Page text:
I also found these very valuable! I wonder whether a better title might help more people see how great these are, but not sure.
Replaced the image in the post with this image.
Minor meta feedback: I think it's better to put the "Comprehensive Information Gathering" part of the title at the end, if you want to have many of these. That makes it much easier to see differences in the title and skim a list of them.
The newsletter is back! I missed these! Glad to have these back.
Promoted to curated: I've had a number of disagreements with a perspective on AI that generates arguments like the above, which takes something like "ownership of material resources" as a really fundamental unit of analysis, and I feel like this post has both helped me get a better grasp on that paradigm of thinking, and also helped me get a bit of a better sense of what feels off to me, and I have a feeling this post will be useful in bridging that gap eventually.
When I begin a comment with a quotation, I don't know how to insert new un-quoted text at the top (other than by cutting the quotation, adding some blank lines, then pasting the quotation back). That would be great.
You can do this by pressing enter in an empty paragraph of a quoted block. That should cause you to remove the block. See this gif:
This is great, thank you!
Minor formatting note: The italics font on both the AI Alignment Forum and LessWrong isn't super well suited to large block of text, so I took the liberty to unitalicize a bunch of the large blockquotes (which should be sufficiently distinguishable as blockquotes without the italics). Though I am totally happy to reverse it if you prefer the previous formatting.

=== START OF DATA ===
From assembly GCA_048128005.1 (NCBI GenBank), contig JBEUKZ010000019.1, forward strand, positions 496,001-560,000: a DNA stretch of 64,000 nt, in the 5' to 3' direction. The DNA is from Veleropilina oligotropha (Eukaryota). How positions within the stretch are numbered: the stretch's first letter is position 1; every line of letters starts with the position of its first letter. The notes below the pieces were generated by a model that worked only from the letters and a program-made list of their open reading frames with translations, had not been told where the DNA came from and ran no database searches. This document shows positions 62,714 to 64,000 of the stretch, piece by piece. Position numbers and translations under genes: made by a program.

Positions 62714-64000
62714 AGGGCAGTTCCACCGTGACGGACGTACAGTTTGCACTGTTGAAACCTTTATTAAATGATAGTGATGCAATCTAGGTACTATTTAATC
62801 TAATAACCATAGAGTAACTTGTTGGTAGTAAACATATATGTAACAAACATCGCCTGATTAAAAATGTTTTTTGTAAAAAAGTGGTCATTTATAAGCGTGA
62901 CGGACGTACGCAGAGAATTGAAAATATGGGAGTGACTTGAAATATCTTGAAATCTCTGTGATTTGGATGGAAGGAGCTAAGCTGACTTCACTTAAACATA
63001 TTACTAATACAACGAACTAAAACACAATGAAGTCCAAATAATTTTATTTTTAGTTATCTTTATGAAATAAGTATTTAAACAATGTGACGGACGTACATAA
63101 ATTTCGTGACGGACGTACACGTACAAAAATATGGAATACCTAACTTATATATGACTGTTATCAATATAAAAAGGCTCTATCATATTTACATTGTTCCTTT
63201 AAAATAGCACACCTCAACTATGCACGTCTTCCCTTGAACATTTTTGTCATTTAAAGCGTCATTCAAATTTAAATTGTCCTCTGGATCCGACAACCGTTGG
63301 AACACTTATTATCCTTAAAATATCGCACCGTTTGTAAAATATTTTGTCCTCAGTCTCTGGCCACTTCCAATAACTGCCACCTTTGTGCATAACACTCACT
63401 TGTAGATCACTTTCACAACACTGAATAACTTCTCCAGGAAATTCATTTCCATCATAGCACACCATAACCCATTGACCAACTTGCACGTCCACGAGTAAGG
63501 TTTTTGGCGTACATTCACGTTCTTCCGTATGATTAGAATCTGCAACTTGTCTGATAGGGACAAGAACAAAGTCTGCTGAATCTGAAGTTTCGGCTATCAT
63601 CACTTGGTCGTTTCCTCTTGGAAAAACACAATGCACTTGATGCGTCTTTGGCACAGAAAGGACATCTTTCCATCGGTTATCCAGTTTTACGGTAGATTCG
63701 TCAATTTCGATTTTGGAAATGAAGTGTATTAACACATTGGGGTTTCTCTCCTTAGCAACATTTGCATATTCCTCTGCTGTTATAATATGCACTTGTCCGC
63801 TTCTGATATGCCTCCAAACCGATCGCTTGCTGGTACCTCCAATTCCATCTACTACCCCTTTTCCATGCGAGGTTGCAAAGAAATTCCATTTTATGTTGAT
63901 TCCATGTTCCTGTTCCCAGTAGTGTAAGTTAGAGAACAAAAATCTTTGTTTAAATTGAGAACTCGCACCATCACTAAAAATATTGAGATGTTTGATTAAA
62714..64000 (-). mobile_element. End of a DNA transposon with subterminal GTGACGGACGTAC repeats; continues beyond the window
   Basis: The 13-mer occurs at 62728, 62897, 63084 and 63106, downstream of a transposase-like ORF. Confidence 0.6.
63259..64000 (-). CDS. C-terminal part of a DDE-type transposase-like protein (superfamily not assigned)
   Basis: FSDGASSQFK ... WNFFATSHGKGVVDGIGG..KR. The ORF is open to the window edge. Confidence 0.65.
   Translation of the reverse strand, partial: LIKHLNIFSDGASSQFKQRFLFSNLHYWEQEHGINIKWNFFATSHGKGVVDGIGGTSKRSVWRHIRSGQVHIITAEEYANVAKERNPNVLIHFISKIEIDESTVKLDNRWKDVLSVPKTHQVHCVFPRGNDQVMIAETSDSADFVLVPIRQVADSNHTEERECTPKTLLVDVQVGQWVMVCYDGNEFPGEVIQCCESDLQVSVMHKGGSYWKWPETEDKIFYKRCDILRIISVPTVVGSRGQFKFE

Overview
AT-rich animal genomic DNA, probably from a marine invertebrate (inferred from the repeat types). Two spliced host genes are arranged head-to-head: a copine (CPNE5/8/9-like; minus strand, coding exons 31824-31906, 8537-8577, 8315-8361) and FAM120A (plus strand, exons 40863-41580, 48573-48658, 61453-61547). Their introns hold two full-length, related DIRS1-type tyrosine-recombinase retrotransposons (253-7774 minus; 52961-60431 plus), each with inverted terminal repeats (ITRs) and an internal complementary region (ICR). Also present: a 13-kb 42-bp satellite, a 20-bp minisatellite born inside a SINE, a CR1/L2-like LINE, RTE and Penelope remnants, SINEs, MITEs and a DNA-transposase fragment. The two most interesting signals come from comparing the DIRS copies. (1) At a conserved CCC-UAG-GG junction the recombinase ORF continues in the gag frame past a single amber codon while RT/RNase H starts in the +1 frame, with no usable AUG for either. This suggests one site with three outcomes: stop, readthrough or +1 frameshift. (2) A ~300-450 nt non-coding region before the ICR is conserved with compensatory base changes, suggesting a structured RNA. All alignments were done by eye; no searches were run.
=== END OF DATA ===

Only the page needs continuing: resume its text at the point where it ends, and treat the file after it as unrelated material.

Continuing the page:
Promoted to curated: As Adele says, this feels related to a bunch of the Jeffery-Bolker rotation ideas, which I've referenced many many times since then, but in a way that feels somewhat independent, which makes me more excited about there being some deeper underlying structure here.
I've also had something like this in my mind for a while, but haven't gotten around to formalizing it, and I think I've seen other people make similar arguments in the past, which makes this a valuable clarification and synthesis that I expect to get referenced a bunch.
So secret that even a spoiler tag wasn't good enough.
Promoted to curated: This is a long and dense post, but I really liked it, and find this kind of commentary from a large variety of thinkers in the AI Alignment space quite useful. I found that it really helped me think about the implications of a lot of the topics discussed in the main sequence in much more detail, and in a much more robust way, and I have come back to this post multiple times since it's been published.
Also, of course, the whole original sequence is great and I think currently the best short introduction to AI-Risk that exists out there.
I agree with this, and was indeed kind of thinking of them as one post together.
I have now linked at least 10 times to the heading on "'Generate evidence of difficulty' as a research purpose" section of this post. It was a thing that I kind of wanted to point to before this post came out, but felt confused about it, and this post finally gave me a pointer to it.